Is it better to get a physics degree than a business degree to work in business?

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  • Thread starter swampwiz
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  • #26
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Your quote above tells me a lot about you more than anything else. It seems to me (based on your quote) that you are especially susceptible to the tactics of marketing people.
Actually I don't think that I'm more vulnerable to tactics of marketing people than most people.

I do think that I'm a bit more aware and more honest to myself about what my vulnerablities are than most people. This comes less from any sort of intrinsic virtue, than spending a huge amount of time around sales people.

I'm in an environment in which people can and will screw you over if you let them, and in that environment, knowing what your weaknesses are is pretty important.

Remember, the whole purpose of marketing people is to sell you something, whether you actually need it or not, so by nature I am deeply suspicious of anyone who is a marketer or someone with a marketing background. Call me stingy or stubborn if you will, but that's my nature.
Needs are subjective and mostly psychological. Most of the important needs are things like the need for the approval of others, the need for human contact. Also, if you have an emotional desire to be seen as frugal, there are a lot of psychological tactics for that. Coupons, for example.

The other thing is that selling is part of the human condition. I have a high respect for expertise, and watching expert sales and marketing people in action is sometimes like watching poetry in motion. The other thing is that I have a deep desire to understand the universe, and some of the most important things that I've discovered about the universe have involved interactions with sales people.

Riddles and code words. For example, if you want to sell me a car. Pictures of pretty women doesn't do it. However, if you show me charts and diagrams, and give me a thick brochure with integral signs and equations, that will get my attention. Talk about fuel economy and the environment.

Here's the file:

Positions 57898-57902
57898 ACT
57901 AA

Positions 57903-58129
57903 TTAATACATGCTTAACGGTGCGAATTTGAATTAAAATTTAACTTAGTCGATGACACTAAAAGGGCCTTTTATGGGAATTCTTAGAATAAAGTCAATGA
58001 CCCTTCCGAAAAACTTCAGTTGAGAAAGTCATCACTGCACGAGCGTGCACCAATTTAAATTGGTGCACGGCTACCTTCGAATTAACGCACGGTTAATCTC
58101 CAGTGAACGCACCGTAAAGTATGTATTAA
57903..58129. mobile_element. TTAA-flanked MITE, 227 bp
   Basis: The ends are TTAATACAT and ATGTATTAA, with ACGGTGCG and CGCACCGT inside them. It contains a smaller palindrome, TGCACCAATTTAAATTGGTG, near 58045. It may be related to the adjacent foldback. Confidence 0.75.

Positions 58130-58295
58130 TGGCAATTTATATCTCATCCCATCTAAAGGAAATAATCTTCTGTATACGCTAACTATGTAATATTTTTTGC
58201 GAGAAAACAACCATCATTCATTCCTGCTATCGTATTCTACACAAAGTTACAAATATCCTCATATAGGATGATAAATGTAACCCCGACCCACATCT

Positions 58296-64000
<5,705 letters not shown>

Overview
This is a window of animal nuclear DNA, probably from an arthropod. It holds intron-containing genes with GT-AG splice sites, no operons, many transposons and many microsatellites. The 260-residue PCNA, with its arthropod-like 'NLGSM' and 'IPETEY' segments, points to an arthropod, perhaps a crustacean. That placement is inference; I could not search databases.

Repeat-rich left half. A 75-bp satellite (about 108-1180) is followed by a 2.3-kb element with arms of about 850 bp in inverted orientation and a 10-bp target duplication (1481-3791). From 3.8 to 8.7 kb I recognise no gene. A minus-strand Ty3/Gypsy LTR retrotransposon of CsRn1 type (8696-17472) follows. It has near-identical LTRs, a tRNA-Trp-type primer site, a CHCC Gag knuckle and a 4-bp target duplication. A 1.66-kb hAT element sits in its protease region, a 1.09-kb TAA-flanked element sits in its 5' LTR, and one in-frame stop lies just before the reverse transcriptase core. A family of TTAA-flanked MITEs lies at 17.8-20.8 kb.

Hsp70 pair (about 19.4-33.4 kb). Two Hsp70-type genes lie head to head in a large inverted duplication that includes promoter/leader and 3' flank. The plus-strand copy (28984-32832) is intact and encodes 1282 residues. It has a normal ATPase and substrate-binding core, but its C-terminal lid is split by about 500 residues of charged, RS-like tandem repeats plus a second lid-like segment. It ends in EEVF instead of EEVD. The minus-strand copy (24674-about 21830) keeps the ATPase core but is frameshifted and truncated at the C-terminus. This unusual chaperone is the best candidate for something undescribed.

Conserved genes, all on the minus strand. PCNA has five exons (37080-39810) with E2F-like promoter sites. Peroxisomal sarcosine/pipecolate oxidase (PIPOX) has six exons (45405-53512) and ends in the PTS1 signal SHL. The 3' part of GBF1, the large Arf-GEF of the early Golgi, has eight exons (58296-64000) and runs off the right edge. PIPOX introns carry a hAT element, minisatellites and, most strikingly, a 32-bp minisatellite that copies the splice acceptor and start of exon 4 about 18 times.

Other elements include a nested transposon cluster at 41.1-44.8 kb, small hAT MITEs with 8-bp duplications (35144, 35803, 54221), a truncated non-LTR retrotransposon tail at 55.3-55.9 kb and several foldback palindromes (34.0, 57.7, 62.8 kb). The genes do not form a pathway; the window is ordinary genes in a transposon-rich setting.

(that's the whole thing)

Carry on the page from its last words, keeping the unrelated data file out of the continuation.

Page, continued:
As far as your example about the choice between a nice house vs a run down neighbourhood -- that is a false choice in many parts of the world. There are many places in the world where a nice home or house is easily affordable, and there are other places where those homes are available for rent.
Not in the NYC area.

The alternative is for me to directly invest in stocks and bonds (cutting out the middleman altogether) with the risks that come with that, or just stick my money in my bank account or buy US Treasury bonds -- low return, but safe.
Actually you aren't. If you buy stocks and bonds, you are going through a broker, and not only does the broker make money from commission, they also make money from the spread. In the case of mutual funds, companies are required by law to disclose fees, but in the case of direct stocks and bonds, all you know is that you bought or sold the stock for $X. Unless you have a seat on the exchange, you just bought or sold it from someone that makes money off the spread.

US Treasury bonds go through broker dealers. The amount you are paying is slightly different from what the government pays, and part of the difference goes into my bonus. Checking accounts are loss leaders. Banks lose money on checking accounts, but every time you go there, you'll get some ad for credit cards or mortgages. Banks make $$$$ from people that carry a balance, but even if you don't carry a balance, they make money from the transaction fee that goes between the merchant and the bank.

To be fair the amount of money from these sorts of transactions are small. So small in fact that it's not worth your effort to avoid them. The amount of money that you are paying from the stock spread works out to a few cents on any reasonable transaction, but those pennies build up.

The point I'm making is that in the balance of spending and saving, I err on the side of saving when possible, and do my utmost to keep my spending on firm check. I really don't give one whit what anyone else says about my spending habits -- if I don't dress in the latest Armani suit, that's not important to me.
There's a difference between not caring and how you care. For example, if my wife thought that I was wasting my money, I *would* care a lot. It so happens that if I drove to work in a sports car or wore extremely expensive suits, that the people in my social group would say extremely bad things about me, and being seen as irresponsible at spending would seriously bother me.

It's common for intellectuals to laugh at people from being consumerist and driven by fashion. But I sometimes wonder how fair that is. It's not important to me to dress in the latest Armani suit, but it would tickle me pink to be a keynote speaker at a AAS conference or to be asked to serve on a grant review committee, and one thing that I wonder is whether or not my social needs are any different from the person that wants a sports car.

It so happens that the thriftness and frugality are highly valued among the people whose opinions I care about, but I wonder if this need for social approval isn't that much different from people that have different values.
 
  • #27